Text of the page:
Watching the golf at Wentworth, this past weekend, certainly brought back memories.
You see I lived in London for nearly 8 years and worked not to far from the course. Admittedly I have only been to Wentworth once and this before fellow compatriot Ernie Els (and his team) made changes to the course with the help of the committee. I liked Wentworth but if I had the money (like any one of the members) I may just opt to join one of the other superb courses in the area – but that’s a different blog altogether.
At Wentworth I enjoyed the back nine more than the front and in particularly I liked the two par 3 holes – the 10th and the uphill 14th. No 14 is different from the rest of the 3’s in that it plays sharply uphill to a green perched maybe 15 feet (5m) higher than the teeing area – in fact from recollection I recall one not being able to see much (if any) of the green surface.
The 14th hole by Peter Alliss and the Wentworth GC http://www.youtube.com/watch?feature=player_embedded&v=PIdXXLyLxm4
Now many golfers (even some Architects) regard this as taboo since the thinking is that one should be able to see the putting surface regardless – surely if you are going to score a 1 then you want to see your ball find the hole? Perhaps I see things slightly differently because I dont altogether agree with this way of thinking. Rather I focus on what situation will create the most interest and fun. I also look more at the bigger picture – the Par 3 holes as a grouping – after all ‘A first rate one shot hole is the acme of golf, and a series of such holes of varying length and character gives more concentrated excitement than any other type of golf’ Robert Hunter (The Links)
Tom Simpson would argue, and I am in agreement here, the fact that everything is not visible to the eye adds to its fascination. Why should everything be laid out in front of us….is part of the game not about testing your wits against the elements and in different play situations. If you playing the same shot, in a similar environment, time and again then the sport of golf is likely to become monotonous……and you as a golfer are likely to loose interest over time.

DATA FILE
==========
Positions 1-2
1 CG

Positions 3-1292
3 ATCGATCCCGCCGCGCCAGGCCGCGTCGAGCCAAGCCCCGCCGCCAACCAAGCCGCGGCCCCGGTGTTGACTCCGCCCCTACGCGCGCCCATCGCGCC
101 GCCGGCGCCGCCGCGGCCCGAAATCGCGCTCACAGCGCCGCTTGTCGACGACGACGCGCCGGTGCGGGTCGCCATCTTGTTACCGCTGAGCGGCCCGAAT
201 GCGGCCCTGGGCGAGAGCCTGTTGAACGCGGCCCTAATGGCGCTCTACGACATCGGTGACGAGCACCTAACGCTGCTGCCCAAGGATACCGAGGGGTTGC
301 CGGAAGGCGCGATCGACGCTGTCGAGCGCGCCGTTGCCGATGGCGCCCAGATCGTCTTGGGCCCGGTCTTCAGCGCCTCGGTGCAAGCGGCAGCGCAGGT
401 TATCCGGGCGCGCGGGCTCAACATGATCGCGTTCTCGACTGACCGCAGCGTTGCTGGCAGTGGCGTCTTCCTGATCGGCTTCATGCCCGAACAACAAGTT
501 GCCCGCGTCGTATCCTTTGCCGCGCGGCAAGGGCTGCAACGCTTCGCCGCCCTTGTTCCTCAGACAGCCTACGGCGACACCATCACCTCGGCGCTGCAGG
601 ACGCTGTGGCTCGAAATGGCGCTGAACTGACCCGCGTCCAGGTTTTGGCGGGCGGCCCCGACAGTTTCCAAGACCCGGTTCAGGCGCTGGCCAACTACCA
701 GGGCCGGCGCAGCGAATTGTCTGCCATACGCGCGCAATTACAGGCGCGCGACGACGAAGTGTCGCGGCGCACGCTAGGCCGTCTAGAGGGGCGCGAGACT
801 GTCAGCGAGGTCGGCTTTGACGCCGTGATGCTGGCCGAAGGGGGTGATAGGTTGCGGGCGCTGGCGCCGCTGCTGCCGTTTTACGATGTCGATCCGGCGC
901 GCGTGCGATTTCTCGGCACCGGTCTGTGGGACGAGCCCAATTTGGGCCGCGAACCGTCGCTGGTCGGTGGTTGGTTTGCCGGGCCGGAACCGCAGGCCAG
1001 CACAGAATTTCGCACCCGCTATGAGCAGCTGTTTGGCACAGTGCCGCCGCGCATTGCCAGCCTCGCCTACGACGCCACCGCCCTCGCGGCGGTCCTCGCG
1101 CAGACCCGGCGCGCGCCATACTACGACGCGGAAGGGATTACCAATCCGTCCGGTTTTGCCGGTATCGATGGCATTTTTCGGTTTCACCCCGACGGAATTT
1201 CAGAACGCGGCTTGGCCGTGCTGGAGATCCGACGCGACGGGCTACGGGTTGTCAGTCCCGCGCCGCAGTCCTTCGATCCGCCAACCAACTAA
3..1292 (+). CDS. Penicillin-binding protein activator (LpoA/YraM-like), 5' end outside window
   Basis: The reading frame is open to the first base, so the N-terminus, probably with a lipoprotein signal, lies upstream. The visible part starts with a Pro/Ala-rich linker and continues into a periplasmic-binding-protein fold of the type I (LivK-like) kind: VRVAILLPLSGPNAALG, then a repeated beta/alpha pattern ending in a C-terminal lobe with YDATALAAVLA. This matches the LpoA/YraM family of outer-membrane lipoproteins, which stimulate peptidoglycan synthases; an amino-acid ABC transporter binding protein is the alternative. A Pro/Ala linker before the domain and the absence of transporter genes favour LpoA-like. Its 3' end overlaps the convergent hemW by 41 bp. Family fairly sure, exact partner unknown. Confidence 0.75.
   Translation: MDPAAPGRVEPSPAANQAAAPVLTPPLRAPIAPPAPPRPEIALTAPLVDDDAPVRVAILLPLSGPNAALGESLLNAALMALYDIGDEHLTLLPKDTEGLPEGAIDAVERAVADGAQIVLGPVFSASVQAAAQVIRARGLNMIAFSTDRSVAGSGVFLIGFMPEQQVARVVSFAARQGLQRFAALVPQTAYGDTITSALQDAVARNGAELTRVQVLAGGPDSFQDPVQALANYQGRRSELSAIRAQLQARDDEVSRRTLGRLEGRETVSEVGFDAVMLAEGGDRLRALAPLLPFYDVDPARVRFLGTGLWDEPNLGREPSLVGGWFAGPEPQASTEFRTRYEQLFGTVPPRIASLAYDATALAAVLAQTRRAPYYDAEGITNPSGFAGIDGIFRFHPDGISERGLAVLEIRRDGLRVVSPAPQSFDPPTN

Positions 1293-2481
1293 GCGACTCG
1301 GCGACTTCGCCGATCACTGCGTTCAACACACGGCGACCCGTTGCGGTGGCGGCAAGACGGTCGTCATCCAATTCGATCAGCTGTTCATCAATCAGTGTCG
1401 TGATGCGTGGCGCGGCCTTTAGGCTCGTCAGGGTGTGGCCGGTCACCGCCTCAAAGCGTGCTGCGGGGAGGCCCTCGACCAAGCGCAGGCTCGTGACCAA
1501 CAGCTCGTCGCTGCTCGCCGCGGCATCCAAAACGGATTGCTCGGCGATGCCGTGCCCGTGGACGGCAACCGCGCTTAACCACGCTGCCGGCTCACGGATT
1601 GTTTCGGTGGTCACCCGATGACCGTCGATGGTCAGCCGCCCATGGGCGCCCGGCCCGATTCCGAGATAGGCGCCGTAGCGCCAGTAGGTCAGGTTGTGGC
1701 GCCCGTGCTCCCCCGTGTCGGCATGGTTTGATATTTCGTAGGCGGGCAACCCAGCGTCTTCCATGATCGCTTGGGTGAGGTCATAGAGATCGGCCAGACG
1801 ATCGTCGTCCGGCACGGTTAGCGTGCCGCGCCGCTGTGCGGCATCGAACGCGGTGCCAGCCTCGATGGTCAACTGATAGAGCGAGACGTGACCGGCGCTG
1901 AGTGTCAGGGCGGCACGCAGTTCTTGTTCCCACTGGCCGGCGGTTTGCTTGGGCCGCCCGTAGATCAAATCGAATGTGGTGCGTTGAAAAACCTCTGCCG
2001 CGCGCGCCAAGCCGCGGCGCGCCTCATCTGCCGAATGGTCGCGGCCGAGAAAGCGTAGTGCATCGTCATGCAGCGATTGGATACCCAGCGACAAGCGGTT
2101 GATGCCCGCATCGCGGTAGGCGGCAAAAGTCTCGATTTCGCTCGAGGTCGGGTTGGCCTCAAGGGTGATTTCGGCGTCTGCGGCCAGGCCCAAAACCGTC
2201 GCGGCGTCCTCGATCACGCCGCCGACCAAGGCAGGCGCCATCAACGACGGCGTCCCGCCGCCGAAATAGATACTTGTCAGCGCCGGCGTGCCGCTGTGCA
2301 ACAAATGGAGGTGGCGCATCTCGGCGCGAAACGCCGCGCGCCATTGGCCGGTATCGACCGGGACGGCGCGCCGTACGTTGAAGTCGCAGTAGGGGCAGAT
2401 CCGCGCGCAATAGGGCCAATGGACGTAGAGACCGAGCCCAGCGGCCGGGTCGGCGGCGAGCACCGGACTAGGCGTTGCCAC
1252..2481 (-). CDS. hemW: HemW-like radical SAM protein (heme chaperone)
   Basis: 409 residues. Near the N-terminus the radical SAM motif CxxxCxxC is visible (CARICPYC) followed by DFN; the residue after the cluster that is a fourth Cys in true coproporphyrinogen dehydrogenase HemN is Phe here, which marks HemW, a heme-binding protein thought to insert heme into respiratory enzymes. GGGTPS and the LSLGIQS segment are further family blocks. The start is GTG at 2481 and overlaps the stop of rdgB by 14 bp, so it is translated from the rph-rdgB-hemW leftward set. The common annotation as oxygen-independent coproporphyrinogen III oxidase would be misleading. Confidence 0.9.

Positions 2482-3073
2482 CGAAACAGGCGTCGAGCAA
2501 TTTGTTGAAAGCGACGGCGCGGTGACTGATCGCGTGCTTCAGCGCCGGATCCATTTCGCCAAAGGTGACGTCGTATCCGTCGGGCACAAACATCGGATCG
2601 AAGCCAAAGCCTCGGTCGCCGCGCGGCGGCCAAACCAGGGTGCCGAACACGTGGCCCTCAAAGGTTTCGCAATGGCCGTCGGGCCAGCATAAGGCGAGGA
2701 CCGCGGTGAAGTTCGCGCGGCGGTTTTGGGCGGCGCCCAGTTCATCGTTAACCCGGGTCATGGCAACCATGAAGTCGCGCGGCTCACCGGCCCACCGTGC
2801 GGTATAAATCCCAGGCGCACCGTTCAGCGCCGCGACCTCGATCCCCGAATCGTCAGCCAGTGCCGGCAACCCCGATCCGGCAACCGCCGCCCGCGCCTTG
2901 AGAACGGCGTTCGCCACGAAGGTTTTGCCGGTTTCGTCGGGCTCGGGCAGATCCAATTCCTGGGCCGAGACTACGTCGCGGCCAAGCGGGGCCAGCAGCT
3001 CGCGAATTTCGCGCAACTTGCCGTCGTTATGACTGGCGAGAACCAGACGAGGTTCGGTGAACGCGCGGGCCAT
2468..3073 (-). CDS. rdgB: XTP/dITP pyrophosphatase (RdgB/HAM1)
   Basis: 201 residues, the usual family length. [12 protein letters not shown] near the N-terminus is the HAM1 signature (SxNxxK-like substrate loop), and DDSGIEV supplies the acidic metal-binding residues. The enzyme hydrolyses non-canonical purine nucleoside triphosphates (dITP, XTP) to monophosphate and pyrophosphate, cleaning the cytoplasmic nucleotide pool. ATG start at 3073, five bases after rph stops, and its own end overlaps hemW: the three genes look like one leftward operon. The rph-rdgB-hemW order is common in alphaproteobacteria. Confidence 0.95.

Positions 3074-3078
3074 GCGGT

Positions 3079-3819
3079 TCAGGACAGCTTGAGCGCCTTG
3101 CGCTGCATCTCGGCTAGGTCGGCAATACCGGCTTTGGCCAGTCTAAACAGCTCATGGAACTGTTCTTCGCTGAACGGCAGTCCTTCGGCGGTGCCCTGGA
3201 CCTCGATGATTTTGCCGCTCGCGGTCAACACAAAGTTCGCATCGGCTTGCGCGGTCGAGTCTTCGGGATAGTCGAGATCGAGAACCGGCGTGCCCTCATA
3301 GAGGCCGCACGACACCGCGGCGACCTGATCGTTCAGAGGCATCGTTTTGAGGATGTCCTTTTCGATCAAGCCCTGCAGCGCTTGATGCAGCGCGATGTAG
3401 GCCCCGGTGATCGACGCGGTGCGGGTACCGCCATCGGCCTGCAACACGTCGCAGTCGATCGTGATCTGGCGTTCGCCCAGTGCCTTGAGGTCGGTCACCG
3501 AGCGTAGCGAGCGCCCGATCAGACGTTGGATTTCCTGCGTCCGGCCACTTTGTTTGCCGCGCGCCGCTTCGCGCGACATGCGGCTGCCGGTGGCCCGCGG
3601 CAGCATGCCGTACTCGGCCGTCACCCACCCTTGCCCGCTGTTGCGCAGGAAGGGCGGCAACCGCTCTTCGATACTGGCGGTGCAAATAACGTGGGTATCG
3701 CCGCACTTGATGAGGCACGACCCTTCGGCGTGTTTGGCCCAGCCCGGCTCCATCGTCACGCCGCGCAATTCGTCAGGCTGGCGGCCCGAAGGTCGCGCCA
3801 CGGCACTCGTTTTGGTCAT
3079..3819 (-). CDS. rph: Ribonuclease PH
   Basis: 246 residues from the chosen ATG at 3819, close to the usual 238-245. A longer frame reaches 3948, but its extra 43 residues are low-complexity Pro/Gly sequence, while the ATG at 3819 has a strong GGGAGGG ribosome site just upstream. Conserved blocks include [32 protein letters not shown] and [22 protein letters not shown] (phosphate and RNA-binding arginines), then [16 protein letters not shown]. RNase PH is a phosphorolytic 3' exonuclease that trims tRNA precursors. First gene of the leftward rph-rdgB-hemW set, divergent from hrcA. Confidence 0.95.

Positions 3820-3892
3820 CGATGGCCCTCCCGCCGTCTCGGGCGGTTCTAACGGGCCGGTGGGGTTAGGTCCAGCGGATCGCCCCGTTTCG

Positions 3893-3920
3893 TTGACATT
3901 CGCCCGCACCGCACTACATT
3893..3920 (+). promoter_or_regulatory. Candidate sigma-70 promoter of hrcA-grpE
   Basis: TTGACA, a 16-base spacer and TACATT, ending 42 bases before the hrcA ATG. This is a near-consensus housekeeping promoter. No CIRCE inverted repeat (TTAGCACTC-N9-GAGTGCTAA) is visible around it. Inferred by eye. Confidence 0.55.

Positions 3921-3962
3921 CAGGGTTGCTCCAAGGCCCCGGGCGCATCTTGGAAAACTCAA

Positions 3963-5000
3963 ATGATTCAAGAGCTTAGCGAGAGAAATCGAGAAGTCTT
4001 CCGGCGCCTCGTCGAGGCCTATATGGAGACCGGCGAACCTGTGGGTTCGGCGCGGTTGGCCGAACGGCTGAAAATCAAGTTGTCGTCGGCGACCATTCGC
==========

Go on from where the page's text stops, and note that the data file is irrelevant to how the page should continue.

Another point I would like to raise is that almost always, in a situation when you play to an uphill green complex, you are able to gouge an impressive hazard into the face. If properly built this hazard can be ‘wow’ from a visual perspective.
Yes, I have seen some atrocious uphill Par 3 holes in my time – most times these holes are let down by the standard of the features and general strategy. I have also seen some absolutely fantastic uphill holes that are a great departure from the other 3’s on that course.
Whilst this type of hole is typically not the norm, I certainly would not snub the opportunity to design an uphill shot if the situation and lay of the land calls for it. I know, from history, that when done properly it can greatly add to the interest, variety and character of the course.
Once again I leave you with Tillinghast who had a way with words…’It is generally considered that any course must stand or fall by reason of the character of its one-shot holes. Not that the others may be weak and the one-shotters alone claim distinction, but certainly uninspiring par threes will never lift an otherwise fine course above mediocrity’